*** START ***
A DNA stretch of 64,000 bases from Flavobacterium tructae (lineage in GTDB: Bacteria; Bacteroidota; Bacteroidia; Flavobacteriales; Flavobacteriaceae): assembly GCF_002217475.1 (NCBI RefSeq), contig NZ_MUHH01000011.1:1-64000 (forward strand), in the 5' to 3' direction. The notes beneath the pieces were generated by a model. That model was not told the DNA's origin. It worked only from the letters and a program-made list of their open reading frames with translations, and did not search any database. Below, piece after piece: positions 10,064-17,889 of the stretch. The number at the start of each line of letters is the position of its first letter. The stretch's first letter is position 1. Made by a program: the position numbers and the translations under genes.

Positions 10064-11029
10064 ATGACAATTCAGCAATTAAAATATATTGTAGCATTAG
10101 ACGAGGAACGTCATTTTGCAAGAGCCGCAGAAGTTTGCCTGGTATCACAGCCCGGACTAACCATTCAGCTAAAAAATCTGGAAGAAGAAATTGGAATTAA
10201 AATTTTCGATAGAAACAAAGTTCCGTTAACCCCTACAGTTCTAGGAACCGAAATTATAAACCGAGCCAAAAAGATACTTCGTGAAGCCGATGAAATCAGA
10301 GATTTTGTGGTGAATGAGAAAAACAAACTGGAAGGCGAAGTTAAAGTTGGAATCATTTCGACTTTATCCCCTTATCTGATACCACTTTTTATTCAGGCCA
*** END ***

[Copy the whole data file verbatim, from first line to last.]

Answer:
A DNA stretch of 64,000 bases from Flavobacterium tructae (lineage in GTDB: Bacteria; Bacteroidota; Bacteroidia; Flavobacteriales; Flavobacteriaceae): assembly GCF_002217475.1 (NCBI RefSeq), contig NZ_MUHH01000011.1:1-64000 (forward strand), in the 5' to 3' direction. The notes beneath the pieces were generated by a model. That model was not told the DNA's origin. It worked only from the letters and a program-made list of their open reading frames with translations, and did not search any database. Below, piece after piece: positions 10,064-17,889 of the stretch. The number at the start of each line of letters is the position of its first letter. The stretch's first letter is position 1. Made by a program: the position numbers and the translations under genes.

Positions 10064-11029
10064 ATGACAATTCAGCAATTAAAATATATTGTAGCATTAG
10101 ACGAGGAACGTCATTTTGCAAGAGCCGCAGAAGTTTGCCTGGTATCACAGCCCGGACTAACCATTCAGCTAAAAAATCTGGAAGAAGAAATTGGAATTAA
10201 AATTTTCGATAGAAACAAAGTTCCGTTAACCCCTACAGTTCTAGGAACCGAAATTATAAACCGAGCCAAAAAGATACTTCGTGAAGCCGATGAAATCAGA
10301 GATTTTGTGGTGAATGAGAAAAACAAACTGGAAGGCGAAGTTAAAGTTGGAATCATTTCGACTTTATCCCCTTATCTGATACCACTTTTTATTCAGGCCA